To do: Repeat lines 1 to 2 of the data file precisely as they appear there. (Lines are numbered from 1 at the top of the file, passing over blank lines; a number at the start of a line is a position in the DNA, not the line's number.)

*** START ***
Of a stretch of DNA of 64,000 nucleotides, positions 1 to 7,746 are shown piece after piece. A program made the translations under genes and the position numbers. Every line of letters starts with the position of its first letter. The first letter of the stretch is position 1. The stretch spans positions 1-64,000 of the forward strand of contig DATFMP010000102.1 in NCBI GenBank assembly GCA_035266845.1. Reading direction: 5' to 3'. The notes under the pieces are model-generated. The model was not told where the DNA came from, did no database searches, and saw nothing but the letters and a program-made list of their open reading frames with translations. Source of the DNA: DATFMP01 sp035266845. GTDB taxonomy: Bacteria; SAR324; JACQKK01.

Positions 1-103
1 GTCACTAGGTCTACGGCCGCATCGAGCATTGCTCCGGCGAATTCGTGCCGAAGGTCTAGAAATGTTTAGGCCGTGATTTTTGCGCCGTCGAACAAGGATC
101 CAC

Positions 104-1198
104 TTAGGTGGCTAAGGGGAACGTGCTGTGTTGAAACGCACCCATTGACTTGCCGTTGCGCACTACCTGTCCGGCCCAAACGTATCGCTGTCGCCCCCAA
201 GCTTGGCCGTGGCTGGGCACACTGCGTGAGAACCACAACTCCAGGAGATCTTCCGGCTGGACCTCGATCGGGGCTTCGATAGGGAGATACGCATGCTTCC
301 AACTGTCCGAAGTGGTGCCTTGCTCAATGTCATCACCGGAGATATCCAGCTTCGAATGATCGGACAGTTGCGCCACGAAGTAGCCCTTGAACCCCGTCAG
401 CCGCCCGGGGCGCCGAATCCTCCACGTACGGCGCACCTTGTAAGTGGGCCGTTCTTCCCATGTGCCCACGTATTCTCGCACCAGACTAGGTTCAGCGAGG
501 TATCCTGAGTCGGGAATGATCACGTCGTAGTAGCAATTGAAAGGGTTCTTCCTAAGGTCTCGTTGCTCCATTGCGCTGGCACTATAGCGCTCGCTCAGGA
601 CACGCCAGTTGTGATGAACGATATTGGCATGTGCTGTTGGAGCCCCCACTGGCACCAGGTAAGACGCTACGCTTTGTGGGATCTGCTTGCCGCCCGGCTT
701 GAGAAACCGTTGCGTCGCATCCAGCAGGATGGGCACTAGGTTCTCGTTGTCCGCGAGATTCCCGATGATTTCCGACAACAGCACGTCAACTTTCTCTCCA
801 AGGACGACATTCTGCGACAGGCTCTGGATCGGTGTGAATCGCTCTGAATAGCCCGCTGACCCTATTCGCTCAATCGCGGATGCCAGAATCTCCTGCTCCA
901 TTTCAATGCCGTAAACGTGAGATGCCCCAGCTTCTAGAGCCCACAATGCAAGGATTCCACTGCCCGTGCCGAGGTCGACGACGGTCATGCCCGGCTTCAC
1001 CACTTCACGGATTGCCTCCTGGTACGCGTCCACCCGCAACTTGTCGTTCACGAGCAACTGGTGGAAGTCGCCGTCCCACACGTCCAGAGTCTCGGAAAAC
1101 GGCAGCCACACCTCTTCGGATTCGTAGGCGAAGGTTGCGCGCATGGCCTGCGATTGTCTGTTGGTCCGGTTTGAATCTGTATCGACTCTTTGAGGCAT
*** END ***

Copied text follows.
Of a stretch of DNA of 64,000 nucleotides, positions 1 to 7,746 are shown piece after piece. A program made the translations under genes and the position numbers. Every line of letters starts with the position of its first letter. The first letter of the stretch is position 1. The stretch spans positions 1-64,000 of the forward strand of contig DATFMP010000102.1 in NCBI GenBank assembly GCA_035266845.1. Reading direction: 5' to 3'. The notes under the pieces are model-generated. The model was not told where the DNA came from, did no database searches, and saw nothing but the letters and a program-made list of their open reading frames with translations. Source of the DNA: DATFMP01 sp035266845. GTDB taxonomy: Bacteria; SAR324; JACQKK01.

Positions 1-103